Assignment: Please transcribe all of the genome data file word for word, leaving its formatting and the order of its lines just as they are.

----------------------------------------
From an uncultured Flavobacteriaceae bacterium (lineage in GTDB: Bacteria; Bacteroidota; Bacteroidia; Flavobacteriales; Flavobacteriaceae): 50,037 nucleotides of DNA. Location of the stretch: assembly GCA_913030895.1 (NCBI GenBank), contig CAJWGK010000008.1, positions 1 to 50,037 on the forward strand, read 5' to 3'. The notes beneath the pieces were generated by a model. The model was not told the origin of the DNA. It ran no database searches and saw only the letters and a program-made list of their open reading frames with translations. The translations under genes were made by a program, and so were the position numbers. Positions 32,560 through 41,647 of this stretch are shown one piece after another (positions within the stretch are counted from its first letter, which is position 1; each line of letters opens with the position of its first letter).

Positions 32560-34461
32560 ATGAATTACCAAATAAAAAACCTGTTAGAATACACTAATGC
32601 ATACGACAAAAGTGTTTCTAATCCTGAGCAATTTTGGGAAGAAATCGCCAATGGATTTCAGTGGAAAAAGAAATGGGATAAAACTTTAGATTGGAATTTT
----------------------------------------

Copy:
From an uncultured Flavobacteriaceae bacterium (lineage in GTDB: Bacteria; Bacteroidota; Bacteroidia; Flavobacteriales; Flavobacteriaceae): 50,037 nucleotides of DNA. Location of the stretch: assembly GCA_913030895.1 (NCBI GenBank), contig CAJWGK010000008.1, positions 1 to 50,037 on the forward strand, read 5' to 3'. The notes beneath the pieces were generated by a model. The model was not told the origin of the DNA. It ran no database searches and saw only the letters and a program-made list of their open reading frames with translations. The translations under genes were made by a program, and so were the position numbers. Positions 32,560 through 41,647 of this stretch are shown one piece after another (positions within the stretch are counted from its first letter, which is position 1; each line of letters opens with the position of its first letter).

Positions 32560-34461
32560 ATGAATTACCAAATAAAAAACCTGTTAGAATACACTAATGC
32601 ATACGACAAAAGTGTTTCTAATCCTGAGCAATTTTGGGAAGAAATCGCCAATGGATTTCAGTGGAAAAAGAAATGGGATAAAACTTTAGATTGGAATTTT